First, it was a return from being inactive for two weeks. Now, Richard Hamilton returned from being in coach John Kuester's doghouse. Hamilton scored 10 points in 26 minutes but on 4-17 shooting. After the game, Hamilton said he wasn't loving his shot.

"My shot felt terrible," Hamilton said. "It felt terrible. The good thing is that I was able to get to where I wanted to get to on the floor, but every bread and butter shot that I pride myself on I missed.

"I expect it," he said. "That was only my second game in almost two months. I didn't expect it was going to be great. I just told myself, talk to your legs."


Dwight Howard: 30 points on 15 shots, 16 rebounds and six blocks.

Jose Calderon: 22 points and 16 assists in Toronto's big win over the Hornets.

Jason Terry: 30 points off the bench for Dallas.

Chauncey Billups: 30 points on just 12 shots (4-9 from 3, 18-20 from the free throw line).


Can someone please tell me what to think of the Hornets? They randomly lost to the Raptors 96-90 in what can only be described as a dumb loss. I just wish I could understand that team. They're all win streaks and dumb losses.
Posted on: February 25, 2011 1:20 pm
Edited on: February 25, 2011 1:25 pm

The O.J. Mayo disaster

Posted by Matt Moore

The Indiana Pacers and Memphis Grizzlies had agreed to a trade Thursday. Maybe. They may have. I mean, it seems they had an agreement, at one point, on something involving O.J. Mayo going to Indiana in exchange for Josh McRoberts and a first round pick. It wasn't a great haul for the Grizzlies, but it wasn't anything terrible, either.  It gave them a versatile power forward to back up Zach Randolph and a draft pick, which they need all they can get of since they draft so terribly, and they were sending another one out for Shane Battier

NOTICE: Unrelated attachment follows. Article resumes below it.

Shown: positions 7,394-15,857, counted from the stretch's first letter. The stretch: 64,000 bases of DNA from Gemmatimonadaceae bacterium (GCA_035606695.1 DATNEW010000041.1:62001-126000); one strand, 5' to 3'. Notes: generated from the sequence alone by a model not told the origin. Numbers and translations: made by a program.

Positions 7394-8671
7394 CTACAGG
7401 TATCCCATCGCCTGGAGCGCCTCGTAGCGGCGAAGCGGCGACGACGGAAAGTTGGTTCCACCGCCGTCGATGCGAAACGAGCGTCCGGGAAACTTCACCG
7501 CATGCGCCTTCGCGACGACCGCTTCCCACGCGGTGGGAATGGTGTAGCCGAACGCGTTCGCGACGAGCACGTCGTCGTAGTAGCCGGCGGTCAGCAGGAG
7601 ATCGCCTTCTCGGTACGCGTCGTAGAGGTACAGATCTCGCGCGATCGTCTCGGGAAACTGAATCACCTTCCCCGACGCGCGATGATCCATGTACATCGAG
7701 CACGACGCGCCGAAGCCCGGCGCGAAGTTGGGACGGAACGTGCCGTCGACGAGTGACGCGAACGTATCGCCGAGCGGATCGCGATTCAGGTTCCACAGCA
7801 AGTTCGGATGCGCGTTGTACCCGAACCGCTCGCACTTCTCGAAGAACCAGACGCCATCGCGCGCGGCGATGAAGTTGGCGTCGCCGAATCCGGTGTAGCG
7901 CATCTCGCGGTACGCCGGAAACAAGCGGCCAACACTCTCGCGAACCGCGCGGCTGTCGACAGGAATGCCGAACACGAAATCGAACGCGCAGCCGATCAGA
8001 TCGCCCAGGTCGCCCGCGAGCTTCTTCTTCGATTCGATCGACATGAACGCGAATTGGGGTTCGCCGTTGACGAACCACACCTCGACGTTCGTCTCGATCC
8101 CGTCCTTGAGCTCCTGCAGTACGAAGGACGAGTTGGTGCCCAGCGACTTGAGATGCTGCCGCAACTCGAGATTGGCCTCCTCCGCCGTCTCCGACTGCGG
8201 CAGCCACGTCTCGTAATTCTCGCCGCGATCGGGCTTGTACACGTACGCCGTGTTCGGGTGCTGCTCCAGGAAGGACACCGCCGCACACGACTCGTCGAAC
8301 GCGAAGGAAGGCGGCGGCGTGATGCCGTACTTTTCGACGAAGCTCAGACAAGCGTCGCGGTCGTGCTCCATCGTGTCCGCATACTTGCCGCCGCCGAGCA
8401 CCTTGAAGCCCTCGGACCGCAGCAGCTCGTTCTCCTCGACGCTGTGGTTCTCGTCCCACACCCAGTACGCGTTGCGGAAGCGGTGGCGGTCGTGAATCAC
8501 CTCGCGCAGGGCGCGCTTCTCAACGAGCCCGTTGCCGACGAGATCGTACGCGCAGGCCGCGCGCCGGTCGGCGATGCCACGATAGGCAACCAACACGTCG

But, then, of course, what happens with the Grizzlies so often happened to the Grizzlies, and things fell apart. What, exactly? Well, that depends on who you ask. From the Memphis Commercial Appeal

But the deal was never consummated because the teams missed the NBA’s 2 p.m. deadline. 
“Despite published reports, O.J. was not traded,” Griz general manager Chris Wallace said in a text. 
Based on conversations with sources who have knowledge of the situation, a third team -- New Orleans -- was involved in the negotiations to make the financial aspects of the deal meet NBA rules. Late in the talks, New Orleans pulled out, leaving the Grizzlies and Pacers scrambling for another partner. Another team was found and agreements were made, but the 2 p.m. deadline had passed.